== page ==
Stingers women’s hockey coach Julie Chu comments on the new salary agreement
The United States women’s national hockey team struck a four-year compensation agreement with USA Hockey last week, according to TSN. After reportedly receiving as little as $6,000 for a six-month Olympic period, and nothing during non-Olympic years, the women’s national team will now earn up to $71,000 per player per non-Olympic year, according to TSN. This figure could reach six digits if they win a gold medal at the Olympics.
The team had been in a contract dispute for over 15 months. They announced two weeks ago that they would boycott the World Championship, held in Plymouth, Mi, if they did not come to a salary agreement.
Three days before USA was set to face off against Canada on March 31, the women’s national hockey team and USA Hockey finally came to an agreement.
The head coach of the Concordia Stingers women’s hockey team, Julie Chu, who played over 150 games for the U.S. national team before stepping away from the international game following the 2014 Olympics, couldn’t be happier.
“When they eventually signed, because it was a long process, I was relieved that it was done,” Chu said. “I’m proud of them, and it’s about time that they put this push on to create change.”
This deal is historic for women’s hockey, and for women’s sports in general. Chu said female athletes will no longer have to settle with what they get. Instead, they will be able to fight for what they deserve.
“[This shows] how powerful their voices can be, how girls could stand up for what they believe in,” Chu said.
International women’s hockey is relatively new, with the first International Ice Hockey Federation (IIHF) Women’s World Hockey Championship played in 1990. The tournament took place almost every two years for its first decade, but has been a yearly fixture during non-Olympic years since 2004. Women’s hockey only made its debut at the Olympics in 1998.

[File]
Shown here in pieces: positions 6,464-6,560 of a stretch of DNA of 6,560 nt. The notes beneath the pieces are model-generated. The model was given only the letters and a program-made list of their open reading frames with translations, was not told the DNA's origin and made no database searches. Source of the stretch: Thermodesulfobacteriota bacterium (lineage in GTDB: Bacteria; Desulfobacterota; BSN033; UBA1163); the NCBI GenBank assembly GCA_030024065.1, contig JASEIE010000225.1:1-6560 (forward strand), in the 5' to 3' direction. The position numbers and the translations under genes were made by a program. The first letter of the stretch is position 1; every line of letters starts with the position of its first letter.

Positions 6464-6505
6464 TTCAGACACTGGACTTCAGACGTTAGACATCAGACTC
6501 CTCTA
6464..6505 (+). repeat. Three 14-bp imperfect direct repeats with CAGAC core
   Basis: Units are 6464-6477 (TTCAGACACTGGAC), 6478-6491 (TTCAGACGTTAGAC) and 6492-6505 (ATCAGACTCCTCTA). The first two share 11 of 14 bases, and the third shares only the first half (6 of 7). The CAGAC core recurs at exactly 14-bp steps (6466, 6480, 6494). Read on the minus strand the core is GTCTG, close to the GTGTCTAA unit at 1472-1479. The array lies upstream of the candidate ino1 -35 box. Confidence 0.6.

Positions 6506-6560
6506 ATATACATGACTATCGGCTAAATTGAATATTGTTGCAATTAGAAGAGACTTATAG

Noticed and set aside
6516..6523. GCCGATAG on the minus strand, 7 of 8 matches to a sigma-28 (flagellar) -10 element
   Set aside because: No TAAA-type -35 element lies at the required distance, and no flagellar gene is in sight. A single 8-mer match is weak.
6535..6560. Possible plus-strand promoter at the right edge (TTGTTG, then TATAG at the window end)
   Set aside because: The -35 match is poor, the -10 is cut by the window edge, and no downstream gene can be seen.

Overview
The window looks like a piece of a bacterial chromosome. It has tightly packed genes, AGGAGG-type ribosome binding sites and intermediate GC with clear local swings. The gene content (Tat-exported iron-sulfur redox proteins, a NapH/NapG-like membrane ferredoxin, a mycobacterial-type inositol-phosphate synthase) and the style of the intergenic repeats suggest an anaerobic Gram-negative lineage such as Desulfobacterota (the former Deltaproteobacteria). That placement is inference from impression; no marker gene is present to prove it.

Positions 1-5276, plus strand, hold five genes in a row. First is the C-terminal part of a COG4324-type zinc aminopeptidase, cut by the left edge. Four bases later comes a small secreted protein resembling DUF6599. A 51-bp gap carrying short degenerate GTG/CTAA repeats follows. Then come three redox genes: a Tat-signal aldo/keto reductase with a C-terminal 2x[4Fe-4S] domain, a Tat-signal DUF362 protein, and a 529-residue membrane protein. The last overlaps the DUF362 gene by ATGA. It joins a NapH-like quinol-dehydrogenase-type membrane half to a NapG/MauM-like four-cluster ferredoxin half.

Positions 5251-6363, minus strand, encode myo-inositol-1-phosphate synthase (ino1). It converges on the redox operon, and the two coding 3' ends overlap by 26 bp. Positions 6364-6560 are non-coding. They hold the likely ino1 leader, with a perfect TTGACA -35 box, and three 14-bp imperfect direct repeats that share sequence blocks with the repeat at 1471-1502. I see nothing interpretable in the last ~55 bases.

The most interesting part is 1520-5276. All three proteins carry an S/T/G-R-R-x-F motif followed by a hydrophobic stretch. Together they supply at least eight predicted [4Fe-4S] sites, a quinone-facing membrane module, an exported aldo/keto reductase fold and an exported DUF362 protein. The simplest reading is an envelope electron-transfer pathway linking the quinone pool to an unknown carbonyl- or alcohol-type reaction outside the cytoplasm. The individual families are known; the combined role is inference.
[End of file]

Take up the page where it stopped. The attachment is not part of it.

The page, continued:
The U.S. women’s hockey team is extremely successful on the international stage. They have won seven of their World Hockey Championships in the past nine tournaments, and brought home one gold, three silvers and a bronze from the Olympics. The men’s side, on the other hand, has three gold medals—from the 1933 World Hockey Championship, and the 1960 and 1980 Olympics.
One concern was that for the women to be paid more, the men would have to have their salaries cut. This ultimately led to a delay in an agreement. But for Chu, paying the women a reasonable amount doesn’t mean anyone has to lose any money.
“Giving more to the women’s program doesn’t mean you have to steal or take away from the men’s side,” she said.
These negotiations may not have been completed without the help of social media. Once the women’s team announced their plans to boycott the World Championship, they received an outpour of support from all corners of the continent.
In Washington, 16 U.S. Senators sent a letter to USA Hockey, writing, “These elite athletes indeed deserve fairness and respect, and we hope you will be a leader on this issue as women continue to push for equality in athletics.”
Even male hockey players stood in solidarity with the women. NHL player agent Allan Walsh tweeted that American NHL players would also boycott the World Hockey Championship in May if a deal had not been made.
Most importantly, players who could have replaced the boycotting national team players also took to social media to say they would not play at the World Championship. Frank Seravalli of TSN reported only six players from outside the national team said they would play.
“If some of those players said they were going to play, I don’t think USA Hockey would have worried as much to fielding a team,” Chu added, saying this put pressure on USA Hockey. “When you have this momentum and this vision, then USA Hockey has to take their negotiations seriously.”
Despite the large support, their was also some heavy criticism. Many took to social media to disagree with the women’s efforts for fair pay, saying the players should be proud to wear their national sweater and not worry about money.
For Chu and every other player, wearing the red, white and blue is an experience of a lifetime. The negotiations show how far these women are willing to go to get what they want, and that there is blatant sexism within USA Hockey.
“You don’t know how proud those girls are,” Chu said. “Standing up for something and feeling that you need a structure to allow you to wear that jersey and be the best representative and the best player in it, that’s what they’re fighting for.”